nown as the “Wizard of Storytelling,” writing sensation and author of fifty novels, David wrote short stories as a child and dreamt of growing up to become a fantasy writer. He gained experience in a number of career paths but never lost sight of his goals. Finally, after saving money for years, he decided to risk it all and go to Brigham Young University to study.
While there, he became ill and feverish started having some fantastic dreams. In one such dream, two futuristic mercenaries were taking shelter in the skull of some giant beast and talking while waiting out a rainstorm. His dreams became so vivid and lifelike that he had to put them in a story called “On My Way to Paradise.”
He entered it into the L. Ron Hubbard Writers of the Future contest and won the grand prize for the year, the Gold Award. He was immediately contracted by Bantam Books to turn the short story into a novel of the same name, along with a contract to write two more books. The novel, My Way to Paradise spent several months on the Locus Science Fiction Best-seller list, and won a Phillip K. Dick Memorial Special Award for being one of the best science fiction novels of the year.
He wrote science fiction for ten years under his given name of David Wolverton, during which he wrote several best sellers. After having mastered science fiction, David decided it was time to take another risk and try writing fantasy, hoping to realize his childhood dream. So as not to confuse his readers, he writes fantasy under the name David Farland.
He had to work hard to achieve notoriety in two genres, but eventually his fantasy books started hitting the New York Times Best Seller’s list right out of the gates, beginning with the third book of the Runelords series entitled Wizardborn.
He had not only achieved his childhood dream, but in doing so, became popular in two genres and has amassed many awards for his short fiction in particular, and set a Guinness Record for the world's largest booksigning–a record that he still holds. In 1991, David became a judge for one of the world's largest writing contests, the L. Ron Hubbard Writers of the Future Contest, and for the next several years he read thousands of stories each year, edited an annual anthology, and taught writing classes to new writers.
To date, David has written and edited fifty published books. These include novels for adults, young adults, anthologies, middle-grade readers, and picture books.
Among his numerous other accomplishments, David eventually returned to BYU as a writing professor, for several years. It was getting in the way of his writing, so he ended that and decided to fill his need to share by lecturing, giving workshops and seminars to those who would be writers. He is known for having taught many great emerging writers and had a part in their success, including Stephanie Meyer, Brandon Sanderson and Eric Flint. In many cases it was his influence and words of wisdom that caused a new author to sell their first story. Now he has the privilege of helping other struggling would-be writers to achieve their success. He says, “Nobody makes it alone. We each build on one another.”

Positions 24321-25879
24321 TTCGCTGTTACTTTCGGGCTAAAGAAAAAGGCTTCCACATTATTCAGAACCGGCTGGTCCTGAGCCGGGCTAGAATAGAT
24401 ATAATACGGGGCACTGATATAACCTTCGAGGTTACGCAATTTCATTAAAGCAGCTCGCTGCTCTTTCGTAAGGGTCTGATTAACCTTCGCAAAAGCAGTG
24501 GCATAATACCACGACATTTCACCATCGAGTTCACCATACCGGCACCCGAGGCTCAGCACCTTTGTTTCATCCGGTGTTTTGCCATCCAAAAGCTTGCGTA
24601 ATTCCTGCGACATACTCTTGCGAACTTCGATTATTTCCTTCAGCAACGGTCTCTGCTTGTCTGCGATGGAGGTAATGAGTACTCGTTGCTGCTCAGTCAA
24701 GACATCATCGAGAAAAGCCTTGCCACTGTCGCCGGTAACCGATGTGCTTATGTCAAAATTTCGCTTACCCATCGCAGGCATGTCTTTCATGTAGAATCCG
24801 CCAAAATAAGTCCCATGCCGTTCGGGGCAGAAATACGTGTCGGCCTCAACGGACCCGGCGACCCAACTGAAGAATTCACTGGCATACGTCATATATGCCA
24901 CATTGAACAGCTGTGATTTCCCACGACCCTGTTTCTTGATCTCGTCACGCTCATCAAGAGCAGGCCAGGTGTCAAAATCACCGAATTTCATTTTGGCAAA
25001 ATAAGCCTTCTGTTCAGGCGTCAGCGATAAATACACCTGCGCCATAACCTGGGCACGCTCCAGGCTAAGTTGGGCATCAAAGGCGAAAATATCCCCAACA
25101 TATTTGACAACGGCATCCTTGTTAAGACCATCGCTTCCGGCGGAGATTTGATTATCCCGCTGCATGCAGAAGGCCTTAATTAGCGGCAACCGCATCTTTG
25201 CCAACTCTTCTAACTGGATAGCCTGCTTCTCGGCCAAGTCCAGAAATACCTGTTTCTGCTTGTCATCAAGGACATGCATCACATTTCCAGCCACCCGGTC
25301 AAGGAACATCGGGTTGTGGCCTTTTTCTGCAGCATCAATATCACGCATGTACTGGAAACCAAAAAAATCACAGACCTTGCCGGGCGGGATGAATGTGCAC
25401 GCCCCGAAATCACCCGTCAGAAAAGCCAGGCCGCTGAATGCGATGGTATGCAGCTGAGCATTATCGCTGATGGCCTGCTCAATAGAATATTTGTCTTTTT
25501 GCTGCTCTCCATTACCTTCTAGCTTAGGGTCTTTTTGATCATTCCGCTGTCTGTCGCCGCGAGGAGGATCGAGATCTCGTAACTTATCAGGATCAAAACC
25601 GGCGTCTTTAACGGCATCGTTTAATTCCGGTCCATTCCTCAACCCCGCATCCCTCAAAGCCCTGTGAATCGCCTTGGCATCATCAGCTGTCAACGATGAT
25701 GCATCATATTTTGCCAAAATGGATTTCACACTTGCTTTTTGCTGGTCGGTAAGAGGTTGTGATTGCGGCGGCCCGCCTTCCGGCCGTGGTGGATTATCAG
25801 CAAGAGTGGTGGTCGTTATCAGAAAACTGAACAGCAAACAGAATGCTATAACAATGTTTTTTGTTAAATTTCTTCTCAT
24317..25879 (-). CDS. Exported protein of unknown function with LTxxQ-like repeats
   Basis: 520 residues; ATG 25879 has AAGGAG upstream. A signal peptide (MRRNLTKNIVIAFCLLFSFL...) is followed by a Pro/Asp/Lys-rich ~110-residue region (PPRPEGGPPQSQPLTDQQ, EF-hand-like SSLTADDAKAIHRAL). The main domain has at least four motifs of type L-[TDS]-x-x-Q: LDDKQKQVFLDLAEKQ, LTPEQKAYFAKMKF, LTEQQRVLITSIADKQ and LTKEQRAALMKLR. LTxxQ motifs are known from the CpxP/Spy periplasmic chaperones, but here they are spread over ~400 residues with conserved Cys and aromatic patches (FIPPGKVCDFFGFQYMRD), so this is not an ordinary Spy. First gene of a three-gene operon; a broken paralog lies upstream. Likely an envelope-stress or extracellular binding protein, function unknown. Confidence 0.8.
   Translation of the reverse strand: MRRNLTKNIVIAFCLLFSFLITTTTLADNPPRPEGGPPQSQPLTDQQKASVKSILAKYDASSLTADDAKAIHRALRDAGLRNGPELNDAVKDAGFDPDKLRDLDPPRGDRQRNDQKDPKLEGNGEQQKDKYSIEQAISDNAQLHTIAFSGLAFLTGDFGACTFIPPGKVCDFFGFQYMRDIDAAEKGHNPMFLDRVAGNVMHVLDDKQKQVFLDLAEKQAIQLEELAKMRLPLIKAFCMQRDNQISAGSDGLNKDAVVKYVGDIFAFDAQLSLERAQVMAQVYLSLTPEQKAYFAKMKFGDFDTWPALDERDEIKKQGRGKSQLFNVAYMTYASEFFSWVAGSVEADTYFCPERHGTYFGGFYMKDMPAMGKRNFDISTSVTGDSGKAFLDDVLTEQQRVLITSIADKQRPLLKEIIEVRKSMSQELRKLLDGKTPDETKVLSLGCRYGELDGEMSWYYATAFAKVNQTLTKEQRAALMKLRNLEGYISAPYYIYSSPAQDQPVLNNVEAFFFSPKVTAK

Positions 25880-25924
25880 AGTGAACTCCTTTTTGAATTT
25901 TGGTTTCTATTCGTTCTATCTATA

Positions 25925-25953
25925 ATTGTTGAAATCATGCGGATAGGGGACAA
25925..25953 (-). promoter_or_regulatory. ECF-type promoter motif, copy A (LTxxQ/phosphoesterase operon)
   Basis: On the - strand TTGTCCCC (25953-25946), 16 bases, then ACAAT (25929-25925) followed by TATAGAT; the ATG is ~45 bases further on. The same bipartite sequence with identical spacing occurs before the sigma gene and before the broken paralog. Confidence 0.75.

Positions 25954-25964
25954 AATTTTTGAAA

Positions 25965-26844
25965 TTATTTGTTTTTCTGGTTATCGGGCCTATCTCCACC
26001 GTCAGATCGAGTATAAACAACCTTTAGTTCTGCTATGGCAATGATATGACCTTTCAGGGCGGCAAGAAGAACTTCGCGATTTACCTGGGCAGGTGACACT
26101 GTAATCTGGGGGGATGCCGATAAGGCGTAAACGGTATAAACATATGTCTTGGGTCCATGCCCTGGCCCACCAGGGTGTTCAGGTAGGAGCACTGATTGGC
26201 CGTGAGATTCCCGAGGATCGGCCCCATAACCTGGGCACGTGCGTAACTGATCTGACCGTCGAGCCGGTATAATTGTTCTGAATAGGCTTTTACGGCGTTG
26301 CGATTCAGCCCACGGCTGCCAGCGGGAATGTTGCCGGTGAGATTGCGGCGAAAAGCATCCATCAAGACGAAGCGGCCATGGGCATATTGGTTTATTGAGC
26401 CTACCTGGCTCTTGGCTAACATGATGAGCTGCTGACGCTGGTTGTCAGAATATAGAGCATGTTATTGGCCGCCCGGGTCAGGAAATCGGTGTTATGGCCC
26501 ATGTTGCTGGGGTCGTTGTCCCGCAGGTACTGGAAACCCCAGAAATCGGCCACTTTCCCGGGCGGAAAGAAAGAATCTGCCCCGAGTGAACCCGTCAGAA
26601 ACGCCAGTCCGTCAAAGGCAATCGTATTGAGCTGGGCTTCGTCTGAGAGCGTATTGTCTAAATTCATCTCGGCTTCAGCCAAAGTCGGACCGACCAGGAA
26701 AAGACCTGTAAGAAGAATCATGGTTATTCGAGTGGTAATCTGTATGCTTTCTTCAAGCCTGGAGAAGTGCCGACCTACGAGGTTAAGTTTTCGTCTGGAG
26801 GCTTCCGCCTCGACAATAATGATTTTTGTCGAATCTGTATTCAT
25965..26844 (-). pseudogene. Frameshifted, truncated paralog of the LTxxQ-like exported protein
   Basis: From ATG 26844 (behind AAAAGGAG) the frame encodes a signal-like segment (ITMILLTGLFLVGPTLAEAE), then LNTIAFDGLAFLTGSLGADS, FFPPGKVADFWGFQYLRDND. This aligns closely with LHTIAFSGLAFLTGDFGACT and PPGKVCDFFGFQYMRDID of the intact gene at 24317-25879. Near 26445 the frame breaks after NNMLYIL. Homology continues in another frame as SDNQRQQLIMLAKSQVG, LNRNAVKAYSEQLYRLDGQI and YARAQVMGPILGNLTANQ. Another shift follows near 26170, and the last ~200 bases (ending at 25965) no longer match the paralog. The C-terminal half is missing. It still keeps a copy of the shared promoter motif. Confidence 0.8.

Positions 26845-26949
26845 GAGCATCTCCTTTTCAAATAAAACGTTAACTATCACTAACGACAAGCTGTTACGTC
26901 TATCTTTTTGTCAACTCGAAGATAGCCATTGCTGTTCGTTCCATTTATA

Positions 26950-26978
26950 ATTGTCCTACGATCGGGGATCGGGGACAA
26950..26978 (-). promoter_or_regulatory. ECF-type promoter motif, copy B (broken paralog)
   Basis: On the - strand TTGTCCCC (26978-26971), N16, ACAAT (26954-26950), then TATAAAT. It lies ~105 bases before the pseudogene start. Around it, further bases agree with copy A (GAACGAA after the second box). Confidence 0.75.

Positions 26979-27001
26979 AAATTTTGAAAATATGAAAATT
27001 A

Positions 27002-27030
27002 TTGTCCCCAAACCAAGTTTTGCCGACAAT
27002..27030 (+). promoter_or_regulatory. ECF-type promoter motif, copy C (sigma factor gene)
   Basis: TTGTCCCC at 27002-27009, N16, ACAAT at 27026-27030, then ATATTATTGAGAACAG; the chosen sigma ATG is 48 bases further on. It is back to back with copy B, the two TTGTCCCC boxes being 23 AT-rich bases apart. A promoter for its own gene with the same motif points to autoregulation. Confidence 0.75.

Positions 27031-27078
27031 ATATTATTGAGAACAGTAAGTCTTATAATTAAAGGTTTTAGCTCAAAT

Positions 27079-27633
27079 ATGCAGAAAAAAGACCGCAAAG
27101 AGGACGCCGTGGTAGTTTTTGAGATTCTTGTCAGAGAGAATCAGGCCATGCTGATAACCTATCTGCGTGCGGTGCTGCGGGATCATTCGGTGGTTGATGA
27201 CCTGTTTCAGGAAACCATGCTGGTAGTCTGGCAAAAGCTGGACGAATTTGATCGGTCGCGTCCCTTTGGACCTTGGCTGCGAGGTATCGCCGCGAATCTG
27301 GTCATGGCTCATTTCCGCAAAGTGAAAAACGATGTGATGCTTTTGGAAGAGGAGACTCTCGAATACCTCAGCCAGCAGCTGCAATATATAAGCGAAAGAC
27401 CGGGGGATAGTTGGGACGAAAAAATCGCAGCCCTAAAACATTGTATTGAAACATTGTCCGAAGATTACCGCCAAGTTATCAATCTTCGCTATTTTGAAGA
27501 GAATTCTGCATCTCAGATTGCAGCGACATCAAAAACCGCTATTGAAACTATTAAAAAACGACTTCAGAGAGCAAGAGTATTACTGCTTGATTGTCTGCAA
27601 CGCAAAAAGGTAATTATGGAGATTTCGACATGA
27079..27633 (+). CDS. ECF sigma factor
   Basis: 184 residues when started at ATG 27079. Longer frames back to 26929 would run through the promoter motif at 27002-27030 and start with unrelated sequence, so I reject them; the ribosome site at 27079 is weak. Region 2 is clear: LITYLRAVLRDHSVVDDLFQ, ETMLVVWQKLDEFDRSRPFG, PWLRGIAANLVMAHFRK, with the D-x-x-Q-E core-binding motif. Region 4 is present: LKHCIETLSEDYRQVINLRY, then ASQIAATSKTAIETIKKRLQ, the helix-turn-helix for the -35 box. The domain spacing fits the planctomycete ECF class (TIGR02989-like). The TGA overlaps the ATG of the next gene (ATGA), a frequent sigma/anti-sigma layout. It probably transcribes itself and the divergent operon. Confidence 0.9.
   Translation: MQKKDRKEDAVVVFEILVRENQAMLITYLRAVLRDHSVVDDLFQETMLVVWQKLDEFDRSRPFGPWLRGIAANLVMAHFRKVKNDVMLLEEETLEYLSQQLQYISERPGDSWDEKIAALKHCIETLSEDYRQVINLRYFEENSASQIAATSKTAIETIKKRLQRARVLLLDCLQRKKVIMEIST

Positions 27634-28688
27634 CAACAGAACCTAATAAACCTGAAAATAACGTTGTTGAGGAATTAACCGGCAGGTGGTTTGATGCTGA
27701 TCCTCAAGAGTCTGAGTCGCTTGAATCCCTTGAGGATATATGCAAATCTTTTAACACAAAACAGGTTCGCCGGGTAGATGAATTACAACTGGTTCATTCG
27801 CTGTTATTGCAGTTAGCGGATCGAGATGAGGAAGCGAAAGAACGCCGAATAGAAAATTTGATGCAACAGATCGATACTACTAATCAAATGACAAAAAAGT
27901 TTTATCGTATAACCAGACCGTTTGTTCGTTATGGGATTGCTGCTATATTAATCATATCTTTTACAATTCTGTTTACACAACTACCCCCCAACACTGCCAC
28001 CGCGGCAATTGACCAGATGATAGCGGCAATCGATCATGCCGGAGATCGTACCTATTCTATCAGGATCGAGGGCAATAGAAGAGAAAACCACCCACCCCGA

As part of his dedication to helping other writers, David writes the David Farland’s Daily Kick in the Pants, an email bulletin for writers or those who would be writers. Many authors rave about how it has helped them. Out of devotion, he provides the Daily Kick free. You can register to receive it in the green box in the bottom right corner of this page.
DavidFarland.net Journal Entries
In your rewrites, take the opportunity to add as many virtues to your work as possible.
National Novel Writing Month starts the first of November, and a couple of times in the past week I’ve had people ask, “How can I make the most of nanowrimo?”
Today I'm going to discuss a bit about what I call “grounding” the reader. Quite simply, grounding is the fine art of letting the reader know what is going on.
The truth is that most of us have some gifts, and we often tend to discount the ones that we do have. We’re so eager to improve that we don’t take into account what we’ve accomplished.
I'm holding a Greenlighting Your Novel workshop in Atlanta this Friday and Saturday, and we still have room for last-minute sign-ups.
When you’re writing a tale, it almost always turns out better if you get deep into the head of your protagonist and tell the story from that person’s point of view. This is especially true if you have multiple protagonists.
I’ve read a lot of books on characterization, including some that have been excellent. Yet so often, I read these books and feel that the author has missed something. You see, the book often deals with how to create a character, and invites the author to think about characters in isolation.
When you’re describing a setting, it’s important to bring the scene to life. Part of bringing a scene to life, though, is to explore how your character feels about the setting.
For today's Kick, we have a guest, Doug Dandridge, who is here to tell us how he sold 100,000 books on Amazon.